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Macau junket operators drop another 5% in 2019

TAGs: junket operators, Macau

Macau junket operators slide another 5% in 2019Macau had a rough year in 2019, and a slow decline in VIP play had something to do with that. That taken into account, it’s no surprise that junket operations continued to decline, falling 5% to 95 total, Macau Business reports.

These new figures come care of the Gaming Inspection and Co-ordination Bureau (DICJ), which published the figures in their Official Gazette. This new total of 95 junkets falls from 100 at the end of 2018, which itself was a drop from 109 the year before.

This decline may not be great for junket operators or Macau concessionaires, but it does make one junket insider look pretty smart. In February 2018, Kwok Chi Chung, president of the Macau Association of Gaming and Entertainment Promoters, predicted the junket sector would continue to shrink, predicting the U.S.-China trade war, a lack of smoking lounges, and a shift to mass market gaming would reduce junket revenues.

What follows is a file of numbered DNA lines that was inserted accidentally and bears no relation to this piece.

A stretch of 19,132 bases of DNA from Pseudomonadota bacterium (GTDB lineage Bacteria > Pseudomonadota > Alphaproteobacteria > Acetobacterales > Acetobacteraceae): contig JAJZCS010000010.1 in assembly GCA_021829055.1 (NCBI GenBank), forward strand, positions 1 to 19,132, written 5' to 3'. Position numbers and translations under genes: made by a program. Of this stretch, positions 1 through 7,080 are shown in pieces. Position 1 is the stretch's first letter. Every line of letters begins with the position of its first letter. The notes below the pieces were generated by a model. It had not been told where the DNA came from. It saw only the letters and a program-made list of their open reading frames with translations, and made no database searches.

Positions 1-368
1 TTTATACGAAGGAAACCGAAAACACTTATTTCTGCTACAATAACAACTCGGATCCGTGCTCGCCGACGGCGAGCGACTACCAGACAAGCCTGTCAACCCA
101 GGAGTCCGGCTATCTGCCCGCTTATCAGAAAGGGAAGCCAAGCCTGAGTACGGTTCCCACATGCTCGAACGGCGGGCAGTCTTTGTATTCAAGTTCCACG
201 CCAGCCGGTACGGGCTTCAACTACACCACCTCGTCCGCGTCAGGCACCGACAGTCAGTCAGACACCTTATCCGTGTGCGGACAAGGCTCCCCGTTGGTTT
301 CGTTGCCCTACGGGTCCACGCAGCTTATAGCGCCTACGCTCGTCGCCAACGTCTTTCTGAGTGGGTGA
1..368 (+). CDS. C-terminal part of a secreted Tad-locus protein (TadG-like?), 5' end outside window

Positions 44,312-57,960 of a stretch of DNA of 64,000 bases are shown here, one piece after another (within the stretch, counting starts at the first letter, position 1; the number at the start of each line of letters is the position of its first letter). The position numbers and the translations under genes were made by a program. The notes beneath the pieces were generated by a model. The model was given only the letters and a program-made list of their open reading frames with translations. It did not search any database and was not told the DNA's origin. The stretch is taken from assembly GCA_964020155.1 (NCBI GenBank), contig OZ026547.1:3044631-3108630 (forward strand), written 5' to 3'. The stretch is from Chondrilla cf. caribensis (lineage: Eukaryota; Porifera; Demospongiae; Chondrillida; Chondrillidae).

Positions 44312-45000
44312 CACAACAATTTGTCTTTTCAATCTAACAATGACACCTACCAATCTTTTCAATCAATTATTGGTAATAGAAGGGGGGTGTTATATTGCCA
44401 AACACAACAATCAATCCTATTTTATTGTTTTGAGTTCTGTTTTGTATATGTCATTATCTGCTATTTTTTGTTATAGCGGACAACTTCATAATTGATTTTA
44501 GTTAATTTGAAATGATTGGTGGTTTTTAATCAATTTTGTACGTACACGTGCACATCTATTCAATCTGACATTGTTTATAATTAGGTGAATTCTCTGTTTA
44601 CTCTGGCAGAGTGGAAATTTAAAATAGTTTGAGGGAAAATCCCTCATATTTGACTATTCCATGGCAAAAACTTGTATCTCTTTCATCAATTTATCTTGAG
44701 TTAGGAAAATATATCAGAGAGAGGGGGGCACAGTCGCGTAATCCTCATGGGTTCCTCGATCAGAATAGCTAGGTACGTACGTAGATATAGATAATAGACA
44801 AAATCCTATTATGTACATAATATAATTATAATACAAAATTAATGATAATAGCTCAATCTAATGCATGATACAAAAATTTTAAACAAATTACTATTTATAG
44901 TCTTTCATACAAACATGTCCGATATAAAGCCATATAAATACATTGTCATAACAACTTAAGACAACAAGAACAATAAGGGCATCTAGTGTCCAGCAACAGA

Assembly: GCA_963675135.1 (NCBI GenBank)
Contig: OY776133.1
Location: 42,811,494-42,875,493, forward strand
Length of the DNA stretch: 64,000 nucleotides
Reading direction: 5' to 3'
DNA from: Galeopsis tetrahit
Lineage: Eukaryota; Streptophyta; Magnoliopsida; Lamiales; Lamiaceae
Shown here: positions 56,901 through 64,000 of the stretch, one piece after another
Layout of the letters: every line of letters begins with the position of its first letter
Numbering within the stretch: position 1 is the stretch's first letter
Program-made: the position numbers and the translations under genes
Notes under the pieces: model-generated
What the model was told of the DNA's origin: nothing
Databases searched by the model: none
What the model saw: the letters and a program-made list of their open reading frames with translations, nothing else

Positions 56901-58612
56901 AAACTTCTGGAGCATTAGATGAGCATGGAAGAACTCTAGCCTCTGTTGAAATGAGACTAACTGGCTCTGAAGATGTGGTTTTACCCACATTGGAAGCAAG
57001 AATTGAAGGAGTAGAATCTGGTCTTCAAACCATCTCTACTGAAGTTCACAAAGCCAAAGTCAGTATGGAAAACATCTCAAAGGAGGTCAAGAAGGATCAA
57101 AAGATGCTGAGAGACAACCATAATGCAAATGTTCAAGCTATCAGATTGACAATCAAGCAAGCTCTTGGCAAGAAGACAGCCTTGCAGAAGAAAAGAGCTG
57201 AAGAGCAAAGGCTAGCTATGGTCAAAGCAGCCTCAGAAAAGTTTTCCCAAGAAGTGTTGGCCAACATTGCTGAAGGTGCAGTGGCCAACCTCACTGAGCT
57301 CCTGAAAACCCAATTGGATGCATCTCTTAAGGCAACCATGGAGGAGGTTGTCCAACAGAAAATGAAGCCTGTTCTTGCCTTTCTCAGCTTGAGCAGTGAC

Most of those fears came true, as Macau struggled hard in 2018 to build on its revenues. Gaming revenue fell 3.4% year over year as VIPs struggled to get the credit they need to gamble, and a shift to mass market players didn’t happen fast enough to continue solid growth. While analysts hoped 2020 would be better, the outbreak of the coronavirus has already crushed tourism numbers, and hopes for growth.

That’s not the only reason junket numbers are falling though. New regulations, designed to keep junket operators honest in how they raise funds, could strangle even more players out of the business. The DICJ started talking about these regulations in October 2019, but new rules have yet to be put in place, and there’s no clear timeline for when they will be.

As Macau continues to face every possible hurdle it can to growth, the decision to actively discourage junkets could prolong the hard times even longer. New regulations to discourage unethical behavior could be necessary, but it’s just one more thing for Macau’s businesses to bear while nothing else seems to be going right.

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